It used to be that patients in our physician offices would get two different receipts — one from the credit card system and one from our electronic health record system — so we have cleaned that up. The larger focus has been on our consolidated physician-and-hospital patient statement.
In fact, a few months ago our CEO was at a Rotary Club meeting and during the Q&A someone stood up and said, “I have a comment about my bill.” At this point our CEO was thinking, “Oh boy, here it comes.” But instead of complaining, the person said, “I don’t know what you all did, but for the first time I can understand my bill.”
Additionally, patients can now opt in to receive email or text notifications about statements. We went live with this option in September, and by January we had over 10,000 patients opting for email or text notifications.
What is your Patient Connection Center? And what are you doing to enhance that?
Our Patient Connection Center handles our scheduling as well as our preregistration and authorization functions. Working on this was one of the first initiatives we undertook.
Historically we were aligned by facility, and we moved to a consolidated model centered on service lines. Then we also went from what we called “days out” — if you are coming in for an appointment, we want to make sure you’re preregistered 72 hours in advance, or three days out — to notifying patients of their liability and completing preregistration during the scheduling call. If you have an appointment four weeks from now, why should we be scrambling just a few days ahead of that?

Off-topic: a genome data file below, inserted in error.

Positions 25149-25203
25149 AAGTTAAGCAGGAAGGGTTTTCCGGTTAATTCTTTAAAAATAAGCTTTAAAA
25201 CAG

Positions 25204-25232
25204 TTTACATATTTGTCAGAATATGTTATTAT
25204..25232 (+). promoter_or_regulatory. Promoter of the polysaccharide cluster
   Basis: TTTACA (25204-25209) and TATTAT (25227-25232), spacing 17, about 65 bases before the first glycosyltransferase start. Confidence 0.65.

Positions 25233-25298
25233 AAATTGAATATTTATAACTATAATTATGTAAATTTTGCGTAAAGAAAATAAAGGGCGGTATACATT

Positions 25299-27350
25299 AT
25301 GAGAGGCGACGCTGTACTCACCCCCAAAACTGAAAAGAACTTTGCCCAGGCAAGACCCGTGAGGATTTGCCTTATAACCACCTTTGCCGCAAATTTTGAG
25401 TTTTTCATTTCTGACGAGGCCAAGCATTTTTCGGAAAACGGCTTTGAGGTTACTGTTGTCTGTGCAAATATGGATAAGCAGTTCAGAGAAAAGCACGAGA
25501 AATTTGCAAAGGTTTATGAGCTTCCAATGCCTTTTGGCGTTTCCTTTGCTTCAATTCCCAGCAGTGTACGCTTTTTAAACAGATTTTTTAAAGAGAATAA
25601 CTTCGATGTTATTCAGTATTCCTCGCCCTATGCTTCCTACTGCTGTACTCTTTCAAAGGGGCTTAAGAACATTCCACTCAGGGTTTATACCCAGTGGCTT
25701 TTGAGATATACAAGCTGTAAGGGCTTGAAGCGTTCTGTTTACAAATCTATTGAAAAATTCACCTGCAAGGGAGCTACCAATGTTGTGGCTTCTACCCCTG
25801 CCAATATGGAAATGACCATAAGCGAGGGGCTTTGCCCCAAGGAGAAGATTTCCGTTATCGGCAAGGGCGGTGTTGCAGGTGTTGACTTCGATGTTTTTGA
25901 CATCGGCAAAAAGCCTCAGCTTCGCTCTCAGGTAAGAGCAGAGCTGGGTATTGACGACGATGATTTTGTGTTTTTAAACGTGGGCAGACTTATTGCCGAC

We had another initiative related to that, which was redoing the job descriptions for staff in the Patient Connection Center to support the service-line model.
What’s next for your revenue cycle transformation?
Our next initiative is to optimize our scheduling and customer service calls. We have implemented workforce management to understand how our teams should be staffed to answer calls from our patients. We want to use speech analytics to understand why our patients are calling and how we can meet their needs without a phone call.
For example, if 30% of calls are because patients don’t understand their bill, how could we make it easier for them to understand? People calling us is not good use of their time, and it’s really not good for us either.
The game-changing initiative is the opening of a $600 million expansion at our quaternary facility, Piedmont Atlanta Hospital. There will be no traditional registration area. This is a major effort that we are partnering on with our patient experience and hospital leadership teams to ensure our people, processes and technology are ready to support self-service to complete the preregistration function, given that there will be no place to perform this function — in the traditional way — when the building opens in late 2020.
Interviewed for this article: Brian Unell, vice president-revenue cycle transformation and integration, Piedmont Healthcare, Atlanta.